Emerging Technologies and Advances in Wireless and 6G Communication

A special issue of Applied Sciences (ISSN 2076-3417). This special issue belongs to the section "Electrical, Electronics and Communications Engineering".

Deadline for manuscript submissions: 20 June 2024 | Viewed by 954

Special Issue Editor

1. Instituto de Telecomunicações, 1049-001 Lisboa, Portugal
2. Department of Sciences and Technologies, Universidade Autónoma de Lisboa, 1169-023 Lisboa, Portugal
Interests: cellular communications; 5G and beyond; massive-MIMO; millimeter-wave communications; block transmission techniques; NOMA
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Special Issue Information

Dear Colleagues,

The future digital society, in the scope of increasing automation, namely the digital society of 2030 and beyond, comprises more and more connected devices (IoT), including sensors, vehicles, aerial drones, data, etc. While 5G supports autonomous vehicles, the increasing number of sensors per vehicle requires higher-speed communications and lower latencies. Society and organizations demand new services to be included in 6G, including the following:

  • Augmented reality and extended reality;
  • Artificial-intelligence-infused applications;
  • Wireless brain-computer interactions;
  • Holographic services;
  • The integration of communications with localization, mapping, and remote control;
  • Emerging eHealth applications;
  • Improved autonomous vehicles;
  • More efficient support of IoT, namely smart cities and smart houses, supporting an extremely high number of low-power devices;
  • Support of flying vehicles and increased mobility speed.

In addition, 6G aims to have higher energy efficiency and more efficient strategies of energy-harvesting so that the autonomy of user equipment can be increased despite its demanding applications.

These new services and capabilities to be supported by 6G continue to require more efficient networks, such as increased data rate, lower latency, more efficient spectral efficiency, increased energy efficiency, and improved network capacity. Some of the foreseen requirements for 6G include the following:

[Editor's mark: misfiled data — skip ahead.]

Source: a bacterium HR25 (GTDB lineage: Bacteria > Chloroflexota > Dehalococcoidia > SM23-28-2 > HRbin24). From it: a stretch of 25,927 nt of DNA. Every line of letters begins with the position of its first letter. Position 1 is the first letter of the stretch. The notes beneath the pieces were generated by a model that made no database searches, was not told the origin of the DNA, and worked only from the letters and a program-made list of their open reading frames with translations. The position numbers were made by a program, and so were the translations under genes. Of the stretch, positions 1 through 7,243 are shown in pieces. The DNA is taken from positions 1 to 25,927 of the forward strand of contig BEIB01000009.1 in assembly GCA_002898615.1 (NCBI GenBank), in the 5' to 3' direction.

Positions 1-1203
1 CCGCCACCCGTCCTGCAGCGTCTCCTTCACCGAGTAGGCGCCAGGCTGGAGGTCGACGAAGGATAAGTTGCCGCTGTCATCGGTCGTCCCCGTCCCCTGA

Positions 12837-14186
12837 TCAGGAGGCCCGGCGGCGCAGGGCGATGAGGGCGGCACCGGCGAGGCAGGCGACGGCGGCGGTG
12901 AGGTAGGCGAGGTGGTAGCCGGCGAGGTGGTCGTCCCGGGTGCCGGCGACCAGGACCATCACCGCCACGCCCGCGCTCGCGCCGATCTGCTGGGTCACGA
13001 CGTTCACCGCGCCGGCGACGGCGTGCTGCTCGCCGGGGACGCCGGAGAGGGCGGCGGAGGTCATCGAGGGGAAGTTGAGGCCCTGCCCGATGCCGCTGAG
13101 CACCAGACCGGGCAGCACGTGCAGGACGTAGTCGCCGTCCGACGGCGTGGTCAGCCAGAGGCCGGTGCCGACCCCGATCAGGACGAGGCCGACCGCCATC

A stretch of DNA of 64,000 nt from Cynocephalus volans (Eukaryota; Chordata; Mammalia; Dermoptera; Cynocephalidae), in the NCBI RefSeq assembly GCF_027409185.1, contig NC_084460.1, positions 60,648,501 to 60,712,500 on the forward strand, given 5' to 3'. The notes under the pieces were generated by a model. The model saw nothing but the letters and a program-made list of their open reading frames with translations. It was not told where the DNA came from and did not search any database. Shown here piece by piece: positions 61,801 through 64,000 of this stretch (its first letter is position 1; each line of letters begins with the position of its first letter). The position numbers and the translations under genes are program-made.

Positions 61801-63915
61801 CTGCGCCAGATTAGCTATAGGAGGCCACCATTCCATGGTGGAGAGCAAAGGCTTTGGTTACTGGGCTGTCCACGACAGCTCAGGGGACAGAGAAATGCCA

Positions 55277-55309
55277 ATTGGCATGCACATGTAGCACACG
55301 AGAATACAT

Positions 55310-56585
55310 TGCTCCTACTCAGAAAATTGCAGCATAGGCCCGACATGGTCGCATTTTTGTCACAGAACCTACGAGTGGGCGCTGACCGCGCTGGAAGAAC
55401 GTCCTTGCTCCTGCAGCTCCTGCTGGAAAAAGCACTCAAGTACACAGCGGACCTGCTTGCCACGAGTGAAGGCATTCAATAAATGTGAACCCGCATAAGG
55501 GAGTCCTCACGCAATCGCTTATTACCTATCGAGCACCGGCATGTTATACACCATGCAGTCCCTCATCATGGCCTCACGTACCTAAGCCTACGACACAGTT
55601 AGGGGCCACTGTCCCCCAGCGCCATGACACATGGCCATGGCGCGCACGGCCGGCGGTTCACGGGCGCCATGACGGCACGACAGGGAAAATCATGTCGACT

• Nomadic peak data rate of at least 1 Tbps (100 times higher than 5G);
  • Mobile data rate of 1 Gbps (10 times higher than 5G);
  • Energy efficiency 10 to 100 times better than 5G;
  • Spectral efficiency 5 to 10 times better than 5G.

While 5G requirements are achieved based on mm-Wave and m-MIMO, 6G must incorporate new concepts such as passive antennas, namely reconfigurable intelligent surfaces (RIS). In order to achieve potential gains (coverage, interference cancellation, secrecy, spectral efficiency, etc.), there is a need to estimate the channel characteristics, and this is difficult to achieve with passive elements. Recently, active antennas, such as large intelligent antenna systems (LIS), also referred to as ultra massive MIMO (UL-MIMO) or extremely large antenna arrays (ELAA), have been employed to achieve such gain desiderates; however, the complexity also increases with the employment of these processes. In terms of frequency bands, 6G is revolutionary, as it includes visible light communications (VLC) and terahertz bands (100 GHz–10 THz), enabling data rates in the order of hundreds of Gbps. VLC is a mature communication technique well suited for short-range coverage, though susceptible to interferences, such as from the sun.